Mexican and vegan are not terms you would expect to sidle up against each other in a restaurant concept, but Gracias Madre has not only married the ideas; it’s done so with spectacular success. Antojitos (street-food-inspired starter snacks) such as grilled potato-masa gorditas topped with salsa verde and cashew cream, and sweet potato and caramelized onion quesadillas topped with cashew cheese and pumpkin-seed salsa are full of piquant flavor and meaty textures that don’t suffer in the least from their lack of animal ingredients. Main plates such as nopales (prickly pear cactus) topped with pico de gallo and cashew cheese, accompanied by black beans, rice and handmade tortillas, and an heirloom masa tamale stuffed with seasonal veggies will leave you satisfied and possibly rethinking your preconceived notions of vegan food.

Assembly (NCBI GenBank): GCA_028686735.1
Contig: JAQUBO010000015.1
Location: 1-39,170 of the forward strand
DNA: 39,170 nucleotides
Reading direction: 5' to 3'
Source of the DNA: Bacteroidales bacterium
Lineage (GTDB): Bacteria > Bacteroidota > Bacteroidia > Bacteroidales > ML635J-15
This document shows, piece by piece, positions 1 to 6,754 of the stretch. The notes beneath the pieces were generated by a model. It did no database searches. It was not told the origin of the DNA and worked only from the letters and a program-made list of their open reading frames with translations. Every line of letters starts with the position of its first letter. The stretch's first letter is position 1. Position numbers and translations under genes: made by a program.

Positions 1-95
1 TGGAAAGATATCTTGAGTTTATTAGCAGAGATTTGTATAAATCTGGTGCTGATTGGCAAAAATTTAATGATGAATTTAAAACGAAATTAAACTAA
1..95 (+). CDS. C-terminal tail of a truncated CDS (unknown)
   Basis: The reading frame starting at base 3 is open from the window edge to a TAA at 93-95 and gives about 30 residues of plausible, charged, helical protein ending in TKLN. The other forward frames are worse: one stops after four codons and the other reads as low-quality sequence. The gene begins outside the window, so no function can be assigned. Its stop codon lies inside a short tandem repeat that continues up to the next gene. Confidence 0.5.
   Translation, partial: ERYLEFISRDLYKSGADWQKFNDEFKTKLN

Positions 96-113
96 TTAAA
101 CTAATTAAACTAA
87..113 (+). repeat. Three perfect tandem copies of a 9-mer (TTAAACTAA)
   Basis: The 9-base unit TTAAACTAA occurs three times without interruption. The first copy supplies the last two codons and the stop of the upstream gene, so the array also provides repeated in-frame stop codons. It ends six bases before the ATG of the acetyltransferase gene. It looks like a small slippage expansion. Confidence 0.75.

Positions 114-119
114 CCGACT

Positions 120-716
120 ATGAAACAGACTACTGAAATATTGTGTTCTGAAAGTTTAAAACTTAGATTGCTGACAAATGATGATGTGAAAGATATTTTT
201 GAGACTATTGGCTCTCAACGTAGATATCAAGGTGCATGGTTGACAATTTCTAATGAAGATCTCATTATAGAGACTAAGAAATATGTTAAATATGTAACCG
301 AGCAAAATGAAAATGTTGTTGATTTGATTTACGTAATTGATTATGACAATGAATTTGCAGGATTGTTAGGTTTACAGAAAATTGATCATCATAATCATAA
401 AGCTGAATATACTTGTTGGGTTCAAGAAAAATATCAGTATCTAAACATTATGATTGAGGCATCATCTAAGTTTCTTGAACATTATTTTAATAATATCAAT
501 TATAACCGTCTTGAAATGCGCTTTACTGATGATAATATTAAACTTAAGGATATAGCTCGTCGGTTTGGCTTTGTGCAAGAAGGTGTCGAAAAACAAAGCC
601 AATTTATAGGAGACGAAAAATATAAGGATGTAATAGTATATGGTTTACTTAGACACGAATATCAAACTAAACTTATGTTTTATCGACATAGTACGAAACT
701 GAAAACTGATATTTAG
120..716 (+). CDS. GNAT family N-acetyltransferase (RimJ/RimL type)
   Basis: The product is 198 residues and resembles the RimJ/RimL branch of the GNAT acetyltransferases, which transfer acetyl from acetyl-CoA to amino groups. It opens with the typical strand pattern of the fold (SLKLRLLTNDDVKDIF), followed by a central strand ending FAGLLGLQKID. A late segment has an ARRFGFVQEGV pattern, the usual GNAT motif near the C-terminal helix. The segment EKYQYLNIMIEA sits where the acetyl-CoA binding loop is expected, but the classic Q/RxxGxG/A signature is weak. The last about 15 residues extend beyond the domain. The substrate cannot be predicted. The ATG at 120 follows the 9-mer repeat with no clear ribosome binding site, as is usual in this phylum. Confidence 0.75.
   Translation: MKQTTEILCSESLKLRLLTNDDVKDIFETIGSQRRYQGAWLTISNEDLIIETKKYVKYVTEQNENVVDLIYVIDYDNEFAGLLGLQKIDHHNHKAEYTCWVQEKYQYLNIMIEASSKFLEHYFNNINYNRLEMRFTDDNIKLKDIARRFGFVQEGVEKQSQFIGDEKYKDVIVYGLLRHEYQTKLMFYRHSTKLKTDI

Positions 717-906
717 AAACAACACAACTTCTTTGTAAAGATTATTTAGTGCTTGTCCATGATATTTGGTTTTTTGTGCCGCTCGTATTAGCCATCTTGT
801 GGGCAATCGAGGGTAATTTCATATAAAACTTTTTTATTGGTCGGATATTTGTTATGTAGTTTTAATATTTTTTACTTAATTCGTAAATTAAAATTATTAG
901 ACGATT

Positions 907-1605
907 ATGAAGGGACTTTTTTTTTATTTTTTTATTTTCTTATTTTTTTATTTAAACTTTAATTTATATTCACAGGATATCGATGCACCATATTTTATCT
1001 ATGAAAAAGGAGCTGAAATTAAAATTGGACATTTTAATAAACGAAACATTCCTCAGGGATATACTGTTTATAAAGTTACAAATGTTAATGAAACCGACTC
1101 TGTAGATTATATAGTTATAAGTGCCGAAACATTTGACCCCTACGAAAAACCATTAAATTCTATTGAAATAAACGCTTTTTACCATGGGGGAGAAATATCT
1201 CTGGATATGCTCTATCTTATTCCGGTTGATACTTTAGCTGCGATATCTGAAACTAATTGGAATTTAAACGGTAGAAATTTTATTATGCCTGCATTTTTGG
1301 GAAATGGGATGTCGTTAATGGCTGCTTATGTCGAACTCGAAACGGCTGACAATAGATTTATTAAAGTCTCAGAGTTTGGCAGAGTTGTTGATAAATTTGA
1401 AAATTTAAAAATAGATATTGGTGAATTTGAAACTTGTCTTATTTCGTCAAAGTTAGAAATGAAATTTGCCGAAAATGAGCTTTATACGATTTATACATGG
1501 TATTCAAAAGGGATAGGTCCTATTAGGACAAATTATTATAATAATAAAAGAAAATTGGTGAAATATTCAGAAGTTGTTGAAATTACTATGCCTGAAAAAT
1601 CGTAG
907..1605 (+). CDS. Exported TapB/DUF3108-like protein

A pioneer of farm-to-table vegetarian cuisine for more than three decades, Greens almost singlehandedly exploded the stereotype of vegetarian cooking as a variation on alfalfa sprouts and tofu. The restaurant has a prime waterfront location, with the Golden Gate Bridge as backdrop, and chef Annie Somerville’s wildly inventive and flavorful menu continues to win the battle of carnivore hearts and minds. Dishes such as warm cauliflower salad with crisp capers and pine nuts; coconut risotto cakes in red curry; or wild mushroom and caramelized onion gratin with fromage blanc custard could have you swearing off meat altogether. If you can’t get a dinner reservation, go for brunch when the kitchen dreams up some of its most imaginative offerings, such as spiced carrot cake pancakes and ciabatta French toast or merguez poached eggs with vegetable ragout, grilled polenta and goat cheese.